An order of counsel confirmed and expanded the Company's power in 1566,11 and the Star Chamber reaffirmed it in 1586 by a decree 'That it shall be lawful for the wardens of the said Company for the time being or any two of the said Company thereto deputed by the said wardens, to make search in all workhouses, shops, warehouses of printers, booksellers, bookbinders, or where they shall have reasonable cause of suspicion, and all books (etc.) * * * contrary to * * * these present ordinances to stay and take to her Majesty's use * * *.'12 Books thus seized were taken to Stationers' Hall where they were inspected by ecclesiastical officers, who decided whether they should be burnt. These powers were exercised under the Tudor censos hip to suppress both Catholic and Puritan dissenting literature.13

Each succeeding regime during turbulent Seventeenth Century England used the search and seizure power to suppress publications. James I commissioned the ecclesiastical judges comprising the Court of High Commission 'to enquire and search for * * * all heretical, schismatical and seditious books, libels, and writings, and all other books, pamphlets and partraitures offensive to the state or set forth without sufficient and lawful authority in that

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behalf, * * * and the same books (etc.) and their printing-presses themselves likewise to seize and so to order and dispose of them * * * as they may not after serve or be employed for any such unlawful use * * *.'14 The Star Chamber decree of 1637, re-enacting the requirement that all books be licensed, continued the broad powers of the Stationers' Company to...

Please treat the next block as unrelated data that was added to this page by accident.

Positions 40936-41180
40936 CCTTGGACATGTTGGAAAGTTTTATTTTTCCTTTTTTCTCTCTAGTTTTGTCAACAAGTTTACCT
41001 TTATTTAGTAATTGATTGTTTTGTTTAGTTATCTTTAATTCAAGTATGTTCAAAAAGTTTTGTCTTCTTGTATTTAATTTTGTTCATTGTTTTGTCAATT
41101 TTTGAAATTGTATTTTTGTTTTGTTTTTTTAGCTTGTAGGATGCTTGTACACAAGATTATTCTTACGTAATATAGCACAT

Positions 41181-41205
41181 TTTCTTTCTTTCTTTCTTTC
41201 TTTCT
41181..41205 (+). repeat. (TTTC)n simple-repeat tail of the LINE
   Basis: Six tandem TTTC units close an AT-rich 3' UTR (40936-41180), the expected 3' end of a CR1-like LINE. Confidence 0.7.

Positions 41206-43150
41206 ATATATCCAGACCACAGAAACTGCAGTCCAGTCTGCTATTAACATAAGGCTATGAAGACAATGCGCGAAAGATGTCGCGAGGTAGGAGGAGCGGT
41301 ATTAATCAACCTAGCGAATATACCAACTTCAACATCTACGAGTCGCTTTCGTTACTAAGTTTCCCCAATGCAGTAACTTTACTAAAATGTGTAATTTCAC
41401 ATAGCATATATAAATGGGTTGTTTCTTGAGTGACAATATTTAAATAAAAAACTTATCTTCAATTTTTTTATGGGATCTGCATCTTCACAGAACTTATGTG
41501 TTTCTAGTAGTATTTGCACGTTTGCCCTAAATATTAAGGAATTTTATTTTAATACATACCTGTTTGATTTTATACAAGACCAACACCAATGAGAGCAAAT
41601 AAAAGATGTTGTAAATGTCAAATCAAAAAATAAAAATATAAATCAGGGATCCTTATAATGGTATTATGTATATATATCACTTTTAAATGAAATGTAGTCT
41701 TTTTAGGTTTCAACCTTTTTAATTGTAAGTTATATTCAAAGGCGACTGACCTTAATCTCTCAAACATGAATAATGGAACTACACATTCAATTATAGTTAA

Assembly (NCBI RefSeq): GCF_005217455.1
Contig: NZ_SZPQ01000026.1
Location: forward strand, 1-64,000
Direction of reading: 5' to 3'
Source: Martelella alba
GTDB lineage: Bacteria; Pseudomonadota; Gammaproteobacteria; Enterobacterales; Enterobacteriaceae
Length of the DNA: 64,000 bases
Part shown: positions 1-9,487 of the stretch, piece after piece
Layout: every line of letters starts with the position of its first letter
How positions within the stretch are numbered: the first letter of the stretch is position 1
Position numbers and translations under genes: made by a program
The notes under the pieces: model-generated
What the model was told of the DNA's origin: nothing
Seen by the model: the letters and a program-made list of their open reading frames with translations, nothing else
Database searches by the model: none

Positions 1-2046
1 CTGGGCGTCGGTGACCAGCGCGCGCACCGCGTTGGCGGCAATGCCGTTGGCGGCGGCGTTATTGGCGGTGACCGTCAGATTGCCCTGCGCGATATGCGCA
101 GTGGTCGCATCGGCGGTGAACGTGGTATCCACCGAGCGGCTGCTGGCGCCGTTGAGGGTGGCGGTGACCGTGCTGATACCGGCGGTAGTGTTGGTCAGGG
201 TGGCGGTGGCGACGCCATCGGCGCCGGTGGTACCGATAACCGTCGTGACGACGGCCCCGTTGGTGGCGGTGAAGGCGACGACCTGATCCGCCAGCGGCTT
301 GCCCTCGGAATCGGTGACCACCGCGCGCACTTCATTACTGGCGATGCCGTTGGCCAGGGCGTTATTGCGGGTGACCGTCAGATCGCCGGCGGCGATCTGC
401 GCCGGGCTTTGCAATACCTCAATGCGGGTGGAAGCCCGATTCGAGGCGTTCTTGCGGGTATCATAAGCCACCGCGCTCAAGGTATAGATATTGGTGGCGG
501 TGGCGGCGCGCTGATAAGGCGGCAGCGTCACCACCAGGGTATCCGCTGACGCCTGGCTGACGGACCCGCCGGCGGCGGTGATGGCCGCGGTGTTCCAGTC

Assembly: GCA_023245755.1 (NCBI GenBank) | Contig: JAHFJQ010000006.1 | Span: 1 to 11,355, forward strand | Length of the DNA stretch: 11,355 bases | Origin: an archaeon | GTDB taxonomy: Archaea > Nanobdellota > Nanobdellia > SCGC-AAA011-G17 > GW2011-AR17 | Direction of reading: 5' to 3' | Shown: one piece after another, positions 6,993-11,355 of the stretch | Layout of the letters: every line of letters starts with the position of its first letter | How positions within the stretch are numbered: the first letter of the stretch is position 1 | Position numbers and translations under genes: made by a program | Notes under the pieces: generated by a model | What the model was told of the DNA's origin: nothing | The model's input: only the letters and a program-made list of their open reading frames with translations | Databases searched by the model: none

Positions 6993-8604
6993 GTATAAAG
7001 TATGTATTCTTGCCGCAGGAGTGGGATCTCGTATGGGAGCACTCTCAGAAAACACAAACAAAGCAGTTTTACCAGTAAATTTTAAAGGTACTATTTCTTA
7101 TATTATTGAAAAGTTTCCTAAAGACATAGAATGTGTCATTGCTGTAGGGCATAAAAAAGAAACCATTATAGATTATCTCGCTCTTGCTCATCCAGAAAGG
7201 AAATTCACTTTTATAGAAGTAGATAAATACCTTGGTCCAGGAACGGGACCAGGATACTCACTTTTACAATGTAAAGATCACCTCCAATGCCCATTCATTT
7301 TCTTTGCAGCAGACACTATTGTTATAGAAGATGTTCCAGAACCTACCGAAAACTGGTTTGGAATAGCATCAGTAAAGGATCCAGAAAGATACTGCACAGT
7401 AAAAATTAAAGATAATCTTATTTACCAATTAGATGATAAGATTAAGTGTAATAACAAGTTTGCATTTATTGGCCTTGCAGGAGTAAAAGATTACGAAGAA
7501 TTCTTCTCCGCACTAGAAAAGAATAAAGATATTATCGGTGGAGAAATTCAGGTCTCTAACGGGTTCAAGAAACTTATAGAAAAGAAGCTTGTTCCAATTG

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576 practice notes
  • U.S. v. Kelly, No. 75--1686
    • United States
    • United States Courts of Appeals. United States Court of Appeals (8th Circuit)
    • January 27, 1976
    ...the crime, we deem the warrantless seizure of materials protected by the First Amendment to be unreasonable. See Marcus v. Search Warrant, 367 U.S. 717, 729--38, 81 S.Ct. 1708, 6 L.Ed.2d 1127 (1961). Such a seizure without a warrant is unreasonable not because it would be easier to obtain a......
  • Carico Investments v. Texas' Alcoholic Beverage, Civil Action 11-03-5532.
    • United States
    • United States District Courts. 5th Circuit. United States District Courts. 5th Circuit. Southern District of Texas
    • July 24, 2006
    ...State of Kansas, 378 U.S. 205, 210-11, 84 S.Ct. 1723, 12 L.Ed.2d 809 (1964); Marcus v. Search Warrants of Property at 104 East Tenth St., 367 U.S. 717, 735-36, 81 S.Ct. 1708, 6 L.Ed.2d 1127 (1961). Under the auspices of the Twenty-First Amendment states have great discretion under their pol......
  • Illinois Citizens Committee for Broadcasting v. F. C. C., No. 73-1652
    • United States
    • United States Courts of Appeals. United States Court of Appeals (District of Columbia)
    • April 21, 1975
    ...9 L.Ed.2d 584 (1963); A Quantity of Books v. Kansas, 378 U.S. 205, 213, 84 S.Ct. 1723, 12 L.Ed.2d 809 (1964); Marcus v. Search Warrant, 367 U.S. 717, 736, 81 S.Ct. 1708, 6 L.Ed.2d 1127 21 I use the term 'jus tertii' to refer to so-called derivative standing. See Albert, supra note 19, at 46......
  • People v. Superior Court, Cr. 5616
    • United States
    • California Court of Appeals
    • November 9, 1972
    ...burglary tools and intoxicating liquor are not equally applicable to allegedly obscene materials. (Marcus v. Search Warrants, 367 U.S. 717, 731, 81 S.Ct. 1708, 6 L.Ed.2d 1127; Aday v. Municipal Court, Supra, 210 Cal.App.2d Page 888 229, 244, 26 Cal.Rptr. 756; Cinema Classics, Ltd. v. Busch ......
  • Request a trial to view additional results
573 cases
  • U.S. v. Kelly, No. 75--1686
    • United States
    • United States Courts of Appeals. United States Court of Appeals (8th Circuit)
    • January 27, 1976